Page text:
Of the 43 analysts issuing opinions on Intel stock tracked by S&P Global Market Intelligence, seven rate it at Strong Buy, two say Buy, 24 have it at Hold, five call it a Sell and five rate it at Strong Sell. Moreover, Intel stock has held a rating no better than Hold since early 2019.

In other words, analysts as a group haven't been constructive on the name for years. Sadly for bulls, Intel's current strategy hardly has them changing their minds.

Oppenheimer analyst Rick Schafer, who rates shares at Perform (the equivalent of Hold) does a good job summing up Wall Street's lack of enthusiasm for INTC stock.

"Intel remains largely tied to PC growth, and our relatively bearish stance reflects our belief that the PC market has begun a secular decline," Schafer writes in a note to clients. "Intel has stumbled on its technology leadership, falling behind peers as they struggled to transition to 10 nanometer manufacturing."

Susquehanna Financial Group takes an even dimmer view of Intel stock's prospects. Analyst Christopher Rolland, who rates shares at Negative (the equivalent of Sell) downgraded INTC earlier this year from Neutral (Hold). He cites a slew of headwinds, including increased competition in servers and PCs – notably from Apple (AAPL) – as well as a "work-from-home hangover" that's depressing sales of Windows devices. 

Rolland further worries about longer-term pressures on Intel as it "moves to more complex, multi-packaged and smaller geometries, and as increased competition pressures pricing."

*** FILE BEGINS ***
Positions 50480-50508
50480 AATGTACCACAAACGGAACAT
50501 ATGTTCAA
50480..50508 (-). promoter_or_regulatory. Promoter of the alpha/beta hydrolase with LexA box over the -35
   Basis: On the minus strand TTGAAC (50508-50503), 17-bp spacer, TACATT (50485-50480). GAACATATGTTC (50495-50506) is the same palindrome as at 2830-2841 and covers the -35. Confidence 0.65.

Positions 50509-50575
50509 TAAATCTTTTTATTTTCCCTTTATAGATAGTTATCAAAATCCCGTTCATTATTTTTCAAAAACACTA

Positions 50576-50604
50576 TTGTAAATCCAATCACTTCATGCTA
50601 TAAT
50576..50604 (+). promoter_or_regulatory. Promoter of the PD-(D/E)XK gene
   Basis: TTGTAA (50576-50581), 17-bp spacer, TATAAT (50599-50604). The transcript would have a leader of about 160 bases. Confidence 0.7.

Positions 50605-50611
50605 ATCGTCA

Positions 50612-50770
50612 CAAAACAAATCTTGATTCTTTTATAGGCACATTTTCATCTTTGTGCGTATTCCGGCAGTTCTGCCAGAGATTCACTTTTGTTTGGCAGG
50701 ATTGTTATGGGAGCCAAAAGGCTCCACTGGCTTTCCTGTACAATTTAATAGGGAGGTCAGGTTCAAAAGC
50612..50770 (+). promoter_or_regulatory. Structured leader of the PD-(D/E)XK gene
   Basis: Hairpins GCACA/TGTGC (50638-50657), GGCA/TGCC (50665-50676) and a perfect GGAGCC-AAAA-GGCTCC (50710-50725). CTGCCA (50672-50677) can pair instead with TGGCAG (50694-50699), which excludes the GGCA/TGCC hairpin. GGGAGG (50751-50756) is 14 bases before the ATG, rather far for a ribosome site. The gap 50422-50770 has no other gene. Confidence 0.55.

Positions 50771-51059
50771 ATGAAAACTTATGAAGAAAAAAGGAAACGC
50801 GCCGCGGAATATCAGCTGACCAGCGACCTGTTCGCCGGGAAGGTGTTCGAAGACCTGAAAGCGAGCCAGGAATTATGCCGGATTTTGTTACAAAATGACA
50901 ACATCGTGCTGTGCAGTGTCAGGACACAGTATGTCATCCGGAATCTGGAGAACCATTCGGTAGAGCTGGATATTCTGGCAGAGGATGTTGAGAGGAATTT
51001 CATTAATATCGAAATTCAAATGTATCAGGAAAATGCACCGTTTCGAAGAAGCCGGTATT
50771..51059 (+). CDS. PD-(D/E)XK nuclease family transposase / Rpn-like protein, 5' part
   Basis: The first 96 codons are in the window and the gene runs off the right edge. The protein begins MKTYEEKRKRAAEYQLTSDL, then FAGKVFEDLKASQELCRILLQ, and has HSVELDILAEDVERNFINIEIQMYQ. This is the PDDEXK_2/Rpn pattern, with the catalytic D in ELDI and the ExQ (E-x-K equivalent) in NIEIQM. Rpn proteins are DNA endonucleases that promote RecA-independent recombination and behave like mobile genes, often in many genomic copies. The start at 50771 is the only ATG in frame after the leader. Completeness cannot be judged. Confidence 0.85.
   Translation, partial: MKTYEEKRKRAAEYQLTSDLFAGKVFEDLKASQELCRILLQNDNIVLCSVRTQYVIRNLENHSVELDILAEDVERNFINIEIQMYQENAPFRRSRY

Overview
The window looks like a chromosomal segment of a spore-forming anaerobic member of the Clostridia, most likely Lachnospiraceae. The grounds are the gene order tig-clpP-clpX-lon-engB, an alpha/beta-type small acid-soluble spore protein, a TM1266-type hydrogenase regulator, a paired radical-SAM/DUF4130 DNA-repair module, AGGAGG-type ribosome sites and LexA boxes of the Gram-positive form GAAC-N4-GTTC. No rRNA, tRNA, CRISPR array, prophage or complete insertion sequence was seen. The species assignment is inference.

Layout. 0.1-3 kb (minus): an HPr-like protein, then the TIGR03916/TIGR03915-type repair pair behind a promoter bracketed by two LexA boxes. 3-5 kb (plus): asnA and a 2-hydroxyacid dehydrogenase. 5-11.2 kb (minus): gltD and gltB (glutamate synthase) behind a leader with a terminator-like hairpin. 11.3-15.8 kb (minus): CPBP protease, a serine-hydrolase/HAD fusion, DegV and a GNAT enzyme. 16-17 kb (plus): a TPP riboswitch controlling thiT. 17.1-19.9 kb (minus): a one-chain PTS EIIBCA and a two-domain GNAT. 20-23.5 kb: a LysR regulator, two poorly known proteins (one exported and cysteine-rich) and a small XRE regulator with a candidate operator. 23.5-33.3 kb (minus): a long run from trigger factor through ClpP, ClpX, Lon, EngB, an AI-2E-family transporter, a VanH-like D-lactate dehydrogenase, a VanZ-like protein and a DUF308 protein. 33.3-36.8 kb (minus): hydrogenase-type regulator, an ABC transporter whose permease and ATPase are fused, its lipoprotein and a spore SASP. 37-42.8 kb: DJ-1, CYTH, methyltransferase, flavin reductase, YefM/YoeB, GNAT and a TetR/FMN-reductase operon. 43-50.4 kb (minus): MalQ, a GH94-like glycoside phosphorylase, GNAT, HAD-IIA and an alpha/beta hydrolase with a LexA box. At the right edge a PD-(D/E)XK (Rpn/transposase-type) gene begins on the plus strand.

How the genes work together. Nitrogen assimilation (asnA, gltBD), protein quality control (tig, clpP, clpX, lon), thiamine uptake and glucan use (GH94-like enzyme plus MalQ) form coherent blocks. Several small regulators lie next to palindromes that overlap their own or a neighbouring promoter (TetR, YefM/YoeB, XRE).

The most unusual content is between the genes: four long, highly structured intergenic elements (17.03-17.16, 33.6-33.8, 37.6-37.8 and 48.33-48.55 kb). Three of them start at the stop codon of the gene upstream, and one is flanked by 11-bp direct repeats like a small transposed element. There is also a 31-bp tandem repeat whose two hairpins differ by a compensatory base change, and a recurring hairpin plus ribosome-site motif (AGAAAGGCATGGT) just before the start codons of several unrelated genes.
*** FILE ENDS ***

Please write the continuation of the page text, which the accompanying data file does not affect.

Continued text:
Intel stock trades at just 14.7 times analysts' 2023 earnings per share (EPS) estimate. That's cheaper than the broader market. But then the Street forecasts Intel's EPS to decline at an average annual pace of more than 11% over the next three to five years.

It's hard to make a bull case on valuation based on that sort of earnings forecast. Most analysts don't even try to. 

Warren Buffett has said that the problem with most turnarounds is that they don't turn. Berkshire Hathaway (BRK.B), of which Buffett serves as chairman and CEO, actually owned Intel a decade ago. The stake underperformed and he dumped it in fairly short order.

Something tells us Warren Buffett won't be biting on Intel stock amid the chipmaker's current turnaround efforts either.

Dan Burrows
Senior Investing Writer,

Dan Burrows is Kiplinger's senior investing writer, having joined the august publication full time in 2016.

A long-time financial journalist, Dan is a veteran of SmartMoney, MarketWatch, CBS MoneyWatch, InvestorPlace and DailyFinance. He has written for The Wall Street Journal, Bloomberg, Consumer Reports, Senior Executive and Boston magazine, and his stories have appeared in the New York Daily News, the San Jose Mercury News and Investor's Business Daily, among other publications. As a senior writer at AOL's DailyFinance, Dan reported market news from the floor of the New York Stock Exchange and hosted a weekly video segment on equities.

Once upon a time – before his days as a financial reporter and assistant financial editor at legendary fashion trade paper Women's Wear Daily – Dan worked for Spy magazine, scribbled away at Time Inc. and contributed to Maxim magazine back when lad mags were a thing. He's also written for Esquire magazine's Dubious Achievements Awards.

In his current role at Kiplinger, Dan writes about equities, fixed income, currencies, commodities, funds, macroeconomics, demographics, real estate, cost of living indexes and more.

Dan holds a bachelor's degree from Oberlin College and a master's degree from Columbia University.

Disclosure: Dan does not trade stocks or other securities. Rather, he dollar-cost averages into cheap funds and index funds and holds them forever in tax-advantaged accounts.